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Problem:

$$\lim_{x \to -\infty} \frac{1}{-\sqrt{\frac{1}{x^6}}\sqrt{x^6+4}}$$

$$\lim_{x \to -\infty} \sqrt{\frac{1}{x^6}}=0$$ so... $$\lim_{x \to -\infty} \frac{1}{-\sqrt{\frac{1}{x^6}}\sqrt{x^6+4}}=\frac{1}{0}$$

The answer is $-1$ and I know how to get that answer. Where is the mistake in this method though?

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    $\begingroup$ By your logic, $\lim\limits_{x\to\infty}{1\over x}\cdot x$ would be 0. But there is a catch. $\endgroup$ – Ivan Neretin Aug 14 at 12:30
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    $\begingroup$ The mistake is that you are first calculating a limit of a part of the whole function and then you implement that answer in the rest of the limit. So you are not implementing the limit on all components at the same time (!!) and this kind of "preferential treatment" poses a problem. What I mentioned in general, Ivan pointed that out in a specific example. $\endgroup$ – imranfat Aug 14 at 12:32
  • $\begingroup$ Perhaps Limit of a product is product of limits may be helpful to look at. $\endgroup$ – Hendrix Aug 14 at 12:34
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Just as $\sqrt{1/x^6}$ goes to $0$, so does $\sqrt{x^6+4}$ go to $\infty$. You cannot substitute just one of these radicals and then simplify, and their unsimplified product is the indeterminate form $0\cdot\infty$ and so cannot be handled directly.

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  • $\begingroup$ Some students also make the OP's mistake when it does not involve an indeterminate form. Even then the limit's answer can then change. In such a case it becomes harder to understand for the novice what went wrong. Usually it boils down to incorrectly applying limit laws. I have had students ignoring a cosine term in the given problem (for a limit going to 0), because, well what is a $1$ going to do? $\endgroup$ – imranfat Aug 14 at 12:40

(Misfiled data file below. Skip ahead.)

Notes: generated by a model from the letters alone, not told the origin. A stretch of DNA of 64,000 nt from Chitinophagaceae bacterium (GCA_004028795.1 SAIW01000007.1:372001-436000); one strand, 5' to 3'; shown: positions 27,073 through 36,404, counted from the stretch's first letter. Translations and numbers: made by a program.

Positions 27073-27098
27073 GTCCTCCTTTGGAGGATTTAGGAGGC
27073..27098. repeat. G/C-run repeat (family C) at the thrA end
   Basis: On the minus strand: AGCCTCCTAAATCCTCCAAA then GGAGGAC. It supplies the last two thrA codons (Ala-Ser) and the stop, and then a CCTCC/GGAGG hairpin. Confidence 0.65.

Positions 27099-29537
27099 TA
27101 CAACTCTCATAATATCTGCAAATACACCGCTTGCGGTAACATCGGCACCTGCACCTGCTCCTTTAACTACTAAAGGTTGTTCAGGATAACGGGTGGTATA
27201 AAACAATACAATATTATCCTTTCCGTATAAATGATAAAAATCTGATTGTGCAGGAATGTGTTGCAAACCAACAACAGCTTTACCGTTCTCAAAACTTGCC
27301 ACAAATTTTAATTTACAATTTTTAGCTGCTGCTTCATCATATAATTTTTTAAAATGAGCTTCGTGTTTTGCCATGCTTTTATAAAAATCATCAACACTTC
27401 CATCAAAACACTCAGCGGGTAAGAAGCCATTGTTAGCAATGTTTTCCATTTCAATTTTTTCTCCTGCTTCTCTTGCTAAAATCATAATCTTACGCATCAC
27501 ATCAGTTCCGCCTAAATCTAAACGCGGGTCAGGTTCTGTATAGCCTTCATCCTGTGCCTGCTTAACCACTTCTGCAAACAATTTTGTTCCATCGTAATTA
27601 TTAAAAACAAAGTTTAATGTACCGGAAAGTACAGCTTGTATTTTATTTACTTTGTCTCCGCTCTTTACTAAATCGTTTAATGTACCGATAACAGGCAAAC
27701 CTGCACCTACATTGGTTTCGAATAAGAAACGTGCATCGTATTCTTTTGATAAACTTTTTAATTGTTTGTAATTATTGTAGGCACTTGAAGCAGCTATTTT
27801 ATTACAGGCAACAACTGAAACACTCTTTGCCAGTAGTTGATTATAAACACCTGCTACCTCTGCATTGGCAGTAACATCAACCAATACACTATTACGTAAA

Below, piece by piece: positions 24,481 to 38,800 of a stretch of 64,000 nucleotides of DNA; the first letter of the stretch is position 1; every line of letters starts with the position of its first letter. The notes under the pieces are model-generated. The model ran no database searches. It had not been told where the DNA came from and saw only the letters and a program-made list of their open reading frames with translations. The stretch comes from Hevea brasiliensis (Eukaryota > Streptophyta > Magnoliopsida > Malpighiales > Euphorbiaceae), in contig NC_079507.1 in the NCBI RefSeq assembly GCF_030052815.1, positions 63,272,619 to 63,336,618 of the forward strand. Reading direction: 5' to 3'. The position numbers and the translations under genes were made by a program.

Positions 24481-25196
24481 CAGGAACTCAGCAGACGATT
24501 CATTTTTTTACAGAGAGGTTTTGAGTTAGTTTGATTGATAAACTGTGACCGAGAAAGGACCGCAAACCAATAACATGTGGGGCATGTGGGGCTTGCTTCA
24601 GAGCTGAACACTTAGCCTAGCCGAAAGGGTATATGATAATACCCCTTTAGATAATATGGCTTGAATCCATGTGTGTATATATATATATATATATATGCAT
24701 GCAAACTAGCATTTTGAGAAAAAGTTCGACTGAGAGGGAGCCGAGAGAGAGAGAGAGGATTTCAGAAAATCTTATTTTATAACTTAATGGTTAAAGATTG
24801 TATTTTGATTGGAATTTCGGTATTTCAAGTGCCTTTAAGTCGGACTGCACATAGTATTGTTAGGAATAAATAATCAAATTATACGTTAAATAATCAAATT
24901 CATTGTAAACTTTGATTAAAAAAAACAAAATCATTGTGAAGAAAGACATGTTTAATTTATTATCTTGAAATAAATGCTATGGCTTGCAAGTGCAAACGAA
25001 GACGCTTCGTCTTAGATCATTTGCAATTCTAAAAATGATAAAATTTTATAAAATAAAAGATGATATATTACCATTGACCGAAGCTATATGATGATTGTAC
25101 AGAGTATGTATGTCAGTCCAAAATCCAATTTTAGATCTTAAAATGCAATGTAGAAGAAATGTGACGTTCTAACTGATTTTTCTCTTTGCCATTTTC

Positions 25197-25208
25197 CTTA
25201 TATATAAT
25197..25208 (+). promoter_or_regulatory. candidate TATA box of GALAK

• $\begingroup$ The full answer is $\frac{1}{(0)\infty}$ then right? $\frac{1}{(0)\infty}$ must be an indeterminate form because the value of the limit is defined (it's $-1$). But $\frac{1}{(0)\infty}$ does not match any one of the seven indeterminate forms. Why? $\endgroup$ – user532874 Aug 14 at 12:57
  • $\begingroup$ @user532874 Well, it contains an indeterminate form. $\endgroup$ – Parcly Taxel Aug 14 at 12:58
  • $\begingroup$ So whatever contains an indeterminate form is basically indeterminate (we can't know the value precisely but it exists) so why are there just 7 forms? $\endgroup$ – user532874 Aug 14 at 13:02
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    $\begingroup$ @user532874 Those are merely seven basic forms, and any expression containing them inherits their indeterminateness. $\endgroup$ – Parcly Taxel Aug 14 at 13:03
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$\frac 1 {-\sqrt {\frac 1 {x^{6}}} \sqrt {x^{6}+4}}$ is nothing but $\frac 1 {- \sqrt {\frac 4 {x^{6}}+1}}$ so the limit is $\frac 1 {-1}=-1$.

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Yes, $\lim_{x\to-\infty}\sqrt{\frac{1}{x^6}}=0$. But $\lim_{x\to-\infty}\sqrt{x^6+4}=\infty$.

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It is $$\lim_{x\to \infty}\frac{1}{-\sqrt{1+\frac{4}{x^6}}}=…$$

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